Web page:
Is DP's Demotion A Reason For The Isles' Success?
The New York Islanders assigned goaltender Rick DiPietro to the Bridgeport Sound Tigers on February 23rd, 2013. At that time, the Isles were 7-9-1 and appearing as a team that could miss the playoffs once again in another frustrating season (Photo credit: xjowell/Flickr).
Since DP's demotion, the Islanders have gone 17-7-5 due largely in part to a near flawless month of April (8-0-3). Leading the charge between the pipes has been Evgeni Nabokov, who boasts a 23-11-6 record that holds three shutouts - one coming in a 4-0 win over the Buffalo Sabres the night DiPietro was sent to Bridgeport.
Nabby is also tied for second in the league with 23 wins, just one shy of tying San Jose Sharks goaltender Antti Niemi for the league lead. Behind him has been rookie Kevin Poulin, who has only seen three starts. He has a 1-2-0 record along with a 3.32 GAA and .880 save percentage.
Poulin's poor stats may be due to the lack of playing time he has received and the large gaps in between the games he has actually started. But a major upside for Poulin's development is that he is only 23 years old with plenty of time to grow as an NHL goaltender.
DiPietro, on the other hand, is not.
With the Sound Tigers, DiPietro went 9-9-0 in 18 games played along with a 2.93 GAA and .893 save percantage - a stat that should have likely been much higher when playing in the minor leagues.
Garth Snow has not revealed his future plans for the goalie he originally signed to a 15-year deal. Depending on who you talk to, the Islanders are going to keep him despite the demotion, or buy him out in the off-season via compliance or the old-fashioned way.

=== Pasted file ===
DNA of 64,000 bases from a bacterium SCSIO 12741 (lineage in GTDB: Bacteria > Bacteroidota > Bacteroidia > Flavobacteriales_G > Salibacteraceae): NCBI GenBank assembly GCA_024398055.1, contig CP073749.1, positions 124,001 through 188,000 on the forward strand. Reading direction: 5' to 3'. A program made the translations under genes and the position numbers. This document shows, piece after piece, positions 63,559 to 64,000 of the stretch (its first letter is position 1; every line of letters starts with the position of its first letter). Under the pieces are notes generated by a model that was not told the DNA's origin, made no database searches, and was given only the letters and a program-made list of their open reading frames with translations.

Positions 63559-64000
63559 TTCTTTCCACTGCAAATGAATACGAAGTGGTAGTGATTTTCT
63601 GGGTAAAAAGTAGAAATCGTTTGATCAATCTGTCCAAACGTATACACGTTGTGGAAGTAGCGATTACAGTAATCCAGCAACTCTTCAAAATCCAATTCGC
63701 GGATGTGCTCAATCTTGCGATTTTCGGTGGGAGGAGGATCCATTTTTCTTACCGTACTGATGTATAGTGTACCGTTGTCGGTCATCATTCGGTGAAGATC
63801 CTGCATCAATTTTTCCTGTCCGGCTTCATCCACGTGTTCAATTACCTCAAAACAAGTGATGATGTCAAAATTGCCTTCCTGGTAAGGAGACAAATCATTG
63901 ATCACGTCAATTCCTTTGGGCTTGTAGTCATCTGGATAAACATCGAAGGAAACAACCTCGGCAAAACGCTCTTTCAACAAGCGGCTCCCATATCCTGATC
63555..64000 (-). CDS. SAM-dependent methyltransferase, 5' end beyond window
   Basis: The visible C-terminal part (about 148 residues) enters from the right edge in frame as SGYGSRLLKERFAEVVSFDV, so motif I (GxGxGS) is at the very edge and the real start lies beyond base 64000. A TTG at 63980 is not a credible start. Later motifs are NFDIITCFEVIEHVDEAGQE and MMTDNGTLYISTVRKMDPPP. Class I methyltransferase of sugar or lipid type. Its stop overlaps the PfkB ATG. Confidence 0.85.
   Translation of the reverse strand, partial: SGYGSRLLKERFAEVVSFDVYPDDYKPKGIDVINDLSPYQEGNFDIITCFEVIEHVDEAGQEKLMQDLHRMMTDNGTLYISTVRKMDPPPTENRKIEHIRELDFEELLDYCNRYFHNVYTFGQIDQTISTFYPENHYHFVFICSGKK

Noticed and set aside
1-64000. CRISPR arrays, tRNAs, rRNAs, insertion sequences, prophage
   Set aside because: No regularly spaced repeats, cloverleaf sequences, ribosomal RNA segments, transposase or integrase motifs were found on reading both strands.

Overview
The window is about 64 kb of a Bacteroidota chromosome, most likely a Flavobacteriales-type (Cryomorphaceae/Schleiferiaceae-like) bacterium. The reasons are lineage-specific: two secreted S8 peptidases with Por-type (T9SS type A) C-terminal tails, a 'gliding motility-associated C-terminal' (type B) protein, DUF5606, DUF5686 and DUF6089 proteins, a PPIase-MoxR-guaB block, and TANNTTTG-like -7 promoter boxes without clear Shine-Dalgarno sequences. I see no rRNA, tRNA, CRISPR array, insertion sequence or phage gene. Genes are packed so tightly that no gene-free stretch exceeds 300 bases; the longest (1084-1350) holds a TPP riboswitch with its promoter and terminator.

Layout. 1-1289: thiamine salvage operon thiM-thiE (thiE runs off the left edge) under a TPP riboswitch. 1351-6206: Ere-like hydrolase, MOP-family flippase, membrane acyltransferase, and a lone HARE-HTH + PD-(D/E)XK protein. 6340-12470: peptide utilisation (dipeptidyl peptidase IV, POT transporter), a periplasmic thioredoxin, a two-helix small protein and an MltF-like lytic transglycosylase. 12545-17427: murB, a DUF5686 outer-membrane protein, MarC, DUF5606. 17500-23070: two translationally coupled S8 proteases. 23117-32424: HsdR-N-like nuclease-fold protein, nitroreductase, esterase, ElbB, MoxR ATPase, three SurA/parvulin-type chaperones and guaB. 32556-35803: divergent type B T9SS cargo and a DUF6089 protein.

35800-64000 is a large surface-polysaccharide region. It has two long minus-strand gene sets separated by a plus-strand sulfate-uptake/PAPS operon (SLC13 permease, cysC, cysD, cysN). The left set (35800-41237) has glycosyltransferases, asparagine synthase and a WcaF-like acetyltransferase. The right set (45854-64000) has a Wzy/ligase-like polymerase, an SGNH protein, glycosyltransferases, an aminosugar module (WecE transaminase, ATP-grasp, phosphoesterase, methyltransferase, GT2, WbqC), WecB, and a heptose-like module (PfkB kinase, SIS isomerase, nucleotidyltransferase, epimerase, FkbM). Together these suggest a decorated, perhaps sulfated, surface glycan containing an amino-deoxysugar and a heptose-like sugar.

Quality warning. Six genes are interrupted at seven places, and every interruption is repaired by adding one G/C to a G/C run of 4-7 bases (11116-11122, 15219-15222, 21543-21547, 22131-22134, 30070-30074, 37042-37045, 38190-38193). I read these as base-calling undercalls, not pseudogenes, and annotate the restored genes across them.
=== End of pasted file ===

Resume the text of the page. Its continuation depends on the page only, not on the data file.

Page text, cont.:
Either way, one thing is certain: this team is much better without him. Each game has become about winning and not about regaining DiPietro's abilities and skills.
It has also given the skaters more confidence as well. Playing in front of a goalie that can steal games is much more supportive than a goalie who hasn't played much over the past five years, overplays the puck, consistently gets injured and has gotten very rusty.
Is there a direct connection between the Islanders' success and DiPietro's removal? Although there are certainly several reasons for their rise in the standings, the numbers just might speak for themselves.
And they might speak loud enough for the brass of Islanders management to make a few major decisions that might come a little easier to them than they originally might have thought.
As for the playoffs, don't expect to see DiPietro getting called up to join the team. It should only continue to be Nabby from here on out.